Article contributed by: Carrie Decker, ND
Naturopathic medicine is a branch of medical care which many people are not familiar with, yet when they either hear about it or experience working with a naturopath, they often find it to be the missing link in our healthcare system today. Naturopathic physicians believe in a holistic approach to care, using natural treatments whenever possible to focus on treating both the cause and the totality of disease.
Naturopathic doctors also spend time educating patients so they are empowered to make changes to support their health and prevent disease on an ongoing basis.
Support Through the Many Ups and Downs
As a naturopathic physician who works with clients with eating disorders, each of these considerations is an important part in supporting an individual in recovery from binge eating disorder. A holistic medicine approach considers the many different aspects of physiology which leads to the symptoms of binging; as well as other systemic dysfunctions which both may be an effect or an ongoing cause of symptoms.
The path of recovery is one with many ups and downs, and having a physician which is understanding and engaged in supporting from multiple directions can make a significant difference in recovery.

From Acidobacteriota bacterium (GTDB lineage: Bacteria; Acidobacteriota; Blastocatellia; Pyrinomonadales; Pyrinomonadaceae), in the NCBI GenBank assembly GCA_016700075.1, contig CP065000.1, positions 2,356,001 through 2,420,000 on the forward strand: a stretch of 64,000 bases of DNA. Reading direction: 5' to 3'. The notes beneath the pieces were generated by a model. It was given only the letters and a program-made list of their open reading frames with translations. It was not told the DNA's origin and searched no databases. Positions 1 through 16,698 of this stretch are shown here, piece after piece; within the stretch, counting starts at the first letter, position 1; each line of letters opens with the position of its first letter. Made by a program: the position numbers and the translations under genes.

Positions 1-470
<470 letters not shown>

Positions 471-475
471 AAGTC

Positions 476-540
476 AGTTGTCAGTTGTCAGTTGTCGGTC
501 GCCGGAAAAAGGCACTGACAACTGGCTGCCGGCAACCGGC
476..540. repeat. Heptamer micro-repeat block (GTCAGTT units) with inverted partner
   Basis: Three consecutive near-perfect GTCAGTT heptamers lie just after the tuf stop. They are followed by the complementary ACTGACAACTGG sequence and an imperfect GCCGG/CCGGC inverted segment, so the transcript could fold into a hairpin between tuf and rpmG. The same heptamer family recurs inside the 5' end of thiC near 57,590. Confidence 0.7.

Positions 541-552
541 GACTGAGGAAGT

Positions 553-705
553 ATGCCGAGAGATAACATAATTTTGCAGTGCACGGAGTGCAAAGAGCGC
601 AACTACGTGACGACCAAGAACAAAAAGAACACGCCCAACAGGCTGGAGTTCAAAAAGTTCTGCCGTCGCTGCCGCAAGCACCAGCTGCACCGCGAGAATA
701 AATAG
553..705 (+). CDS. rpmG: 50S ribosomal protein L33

Individuals with and without an eating disorder often find that what they think was healthy food is something that is creating symptoms for them; whether this be allergies or irritable bowel syndrome, or the behavior of binge eating. Processed foods are filled with ingredients that are created to artificially enhance the taste of food – and create the craving for more.
Both individuals with binge eating disorder and those without such a diagnosis can probably remember a time when they started eating something – perhaps a crunchy, salty chip or a high sugar frozen dessert – and had a difficult time stopping at 1, 2, or even 3 portions. This may be for a multitude of reasons: such foods are lacking in nutritional content (which the body is demanding), blood sugar imbalances, or sensitivities to the chemicals or some aspect of the food which is being eaten.
The Best Approach Is Sometime Avoidance
The best approach for all individuals in a grocery store is the avoidance of the aisles – the whole foods which will be better for our health are not found at the periphery. Alcohol abstinence is also important in recovery from binge eating as it lowers the threshold of judgment concerning food and behavior as well as leading to hypoglycemia (low blood sugar), easily triggering a binge even after the initial intoxication period has ended.
If food sensitivities have been determined, the avoidance of such foods is important as they can create inflammation, leading to a variety of symptoms including emotional imbalance and binging symptoms.
Balancing blood sugar is important for individuals who experience symptoms of binge eating as sugar (glucose) levels in the body are important for regulating many aspects of cellular function. Chronically elevated blood sugar can lead to problems such as insulin resistance and complications of diabetes, whereas low blood sugar can lead to binging symptoms.